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How to Get Out of the Box

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And the day came when the risk to remain, tight in a bud, became more painful then the risk it took to blossom.

This quote by Elizabeth Appell (often attributed to Anais Nin) perfectly describes the transformation I have felt in my own life and seen in many of my clients and friends.

It is our natural inclination to choose the pain we already know. It is miraculous when we witness a person crossing over that invisible line where they choose the unknown, the world in which they don’t have certainty, where they don’t know the twists and turns that lie ahead.

Yesterday, it was impossible to change. Today it is impossible to stay the same.

My co-writer, Jenny Watson, and I were not familiar with this quote when we created the “Out of the Box Girls” with our artist, Elizabeth McKnight Sloan. In each chapter of Unwritten Travels: a self-guided journal to charting new territory in your life, we featured a girl breaking her way out of the boxes that had previously constrained her (pictured above).

For so many of us, it is easier to find rest inside of the box.

When we are able to meet and match the expectations that we, or others, have for ourselves, there is a sense of relief. We think, I did what I was supposed to, now I can rest.

And then, one day, we can’t rest until we get out. This Out of the Box Girl, still inside of the box, but reaching out with her whole heart, inspires me. Once the heart makes it’s way out, the rest will follow.

In his book, How I Found Freedom in an Unfree World, Harry Browne gives us tips on how to get out of the boxes that have etched their way around our real selves.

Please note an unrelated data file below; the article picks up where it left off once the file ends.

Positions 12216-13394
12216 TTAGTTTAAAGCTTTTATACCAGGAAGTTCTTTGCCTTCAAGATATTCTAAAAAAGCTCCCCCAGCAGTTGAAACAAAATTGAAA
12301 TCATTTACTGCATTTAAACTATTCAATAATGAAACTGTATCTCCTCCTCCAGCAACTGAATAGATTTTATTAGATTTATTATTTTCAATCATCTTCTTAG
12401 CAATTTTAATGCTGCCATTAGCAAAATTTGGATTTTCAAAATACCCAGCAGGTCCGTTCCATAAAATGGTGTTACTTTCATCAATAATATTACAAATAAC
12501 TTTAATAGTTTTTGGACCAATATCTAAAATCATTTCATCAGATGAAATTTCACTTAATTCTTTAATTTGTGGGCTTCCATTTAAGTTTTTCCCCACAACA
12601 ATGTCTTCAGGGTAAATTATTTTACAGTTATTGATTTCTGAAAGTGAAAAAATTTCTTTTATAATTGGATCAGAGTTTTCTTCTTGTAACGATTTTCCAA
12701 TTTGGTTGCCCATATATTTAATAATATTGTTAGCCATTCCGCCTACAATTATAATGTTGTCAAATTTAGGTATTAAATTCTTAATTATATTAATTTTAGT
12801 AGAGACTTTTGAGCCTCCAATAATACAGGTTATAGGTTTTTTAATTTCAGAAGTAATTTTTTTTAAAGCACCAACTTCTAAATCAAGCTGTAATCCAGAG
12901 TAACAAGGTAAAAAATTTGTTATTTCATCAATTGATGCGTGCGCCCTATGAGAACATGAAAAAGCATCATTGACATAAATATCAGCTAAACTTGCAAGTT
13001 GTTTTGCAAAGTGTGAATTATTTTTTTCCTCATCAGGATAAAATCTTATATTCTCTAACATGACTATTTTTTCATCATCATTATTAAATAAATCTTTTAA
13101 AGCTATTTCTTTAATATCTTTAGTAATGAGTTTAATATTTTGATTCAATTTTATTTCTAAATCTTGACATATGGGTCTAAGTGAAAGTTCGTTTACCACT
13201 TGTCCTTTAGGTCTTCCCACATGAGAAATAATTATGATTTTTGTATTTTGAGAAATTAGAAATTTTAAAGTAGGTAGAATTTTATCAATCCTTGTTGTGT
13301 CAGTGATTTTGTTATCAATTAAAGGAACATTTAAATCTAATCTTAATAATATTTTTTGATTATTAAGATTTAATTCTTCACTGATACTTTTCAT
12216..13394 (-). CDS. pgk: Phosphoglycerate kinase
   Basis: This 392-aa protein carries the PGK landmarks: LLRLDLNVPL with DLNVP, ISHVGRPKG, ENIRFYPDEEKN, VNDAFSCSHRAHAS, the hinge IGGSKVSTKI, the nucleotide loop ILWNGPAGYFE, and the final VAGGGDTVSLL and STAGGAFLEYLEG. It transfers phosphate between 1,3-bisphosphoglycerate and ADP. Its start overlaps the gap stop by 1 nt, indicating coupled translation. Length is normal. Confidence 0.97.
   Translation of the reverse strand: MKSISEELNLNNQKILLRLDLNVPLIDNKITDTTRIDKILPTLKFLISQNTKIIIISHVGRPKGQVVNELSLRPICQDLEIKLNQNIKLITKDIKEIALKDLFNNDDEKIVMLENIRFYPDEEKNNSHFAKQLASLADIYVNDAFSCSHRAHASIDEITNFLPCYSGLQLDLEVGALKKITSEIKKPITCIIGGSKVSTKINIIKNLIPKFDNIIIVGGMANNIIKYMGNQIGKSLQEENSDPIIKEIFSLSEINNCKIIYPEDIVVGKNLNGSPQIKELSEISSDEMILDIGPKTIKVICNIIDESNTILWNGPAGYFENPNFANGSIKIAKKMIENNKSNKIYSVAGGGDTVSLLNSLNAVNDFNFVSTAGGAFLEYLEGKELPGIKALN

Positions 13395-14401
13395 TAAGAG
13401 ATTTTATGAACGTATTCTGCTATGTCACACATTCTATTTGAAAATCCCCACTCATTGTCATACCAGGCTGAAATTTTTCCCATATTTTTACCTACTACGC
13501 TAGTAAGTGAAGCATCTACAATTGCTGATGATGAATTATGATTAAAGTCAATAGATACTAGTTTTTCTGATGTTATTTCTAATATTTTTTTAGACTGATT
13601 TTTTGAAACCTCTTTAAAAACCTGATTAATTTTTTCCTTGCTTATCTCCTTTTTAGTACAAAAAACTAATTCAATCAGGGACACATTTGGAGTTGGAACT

How to Get Out of The Box

1. Identify the box you are in.

2. Decide what the box is costing you.

3. What will it cost you to be rid of this box?

4. What will you do with the freedom you will have when you are out of the box?

5. Pay the price.

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The Leader at Rest

finish

Finish (verb): 1. bring a task or an activity to an end; complete

2. to complete the decoration of

Finish (noun): and end or final part or stage of something. 

The Sabbath has gifts for all of us.

Wherever we are, whatever we need, whomever we serve, sabbath is the bonus waiting at the end and the beginning of each week: the weeks that were good, the one’s that were bad, those days that were such a blur, you can’t remember what you did. Good or bad, accomplished or unfinished, the Sabbath is there waiting to take you, wrap you up, feed you, and send you back out again filled up with the experience of rest.

The more “important” we are in our world, the more challenging it is to accept the gifts of sabbath. When I was a server at Lone Star Steakhouse, if I could not work for any reason, it was relatively easy to have someone else cover my shift. If I wanted the money, I had to work, but the restaurant could easily function without me.  As we move into positions of leadership, it becomes much more complicated to get someone else to cover for us. For example, the manager of Lone Star had to either be really sick or seriously plan ahead if he could not come into work.

When I think of some of the greatest leaders in my life, I realize they embodied many of the gifts of sabbath to me. Those strong and supportive individuals represented the very definition of being at rest. Knowing they were on deck meant I could feel safe or less worried.

My husband is the first person to wake up each morning, he wakes up the kids, takes Schroeder for a walk, and brews a pot of coffee. Last week, I started sleeping in, first because I was tired and then I realized there are very few times in our family lives these days that it is just him and the kids. I am sure he appreciates this gift I am giving him. But what I am so deeply thankful for in those blurry early hours while I am listening to the sound of our family from the comfort of my bed (this morning included a lost phone and a shattered water bottle) was that I can only be “at rest” because I know he’s got it covered.

It is impossible to be at rest when we are the ones taking care of everything and everybody.

This is one way Sabbath also can assist us in working more intentionally, using our time taking care of others to help them learn to take care of themselves, or to train other people learn how to take care of them.

The sabbath gives all of us a chance to not be the single most important person in any system.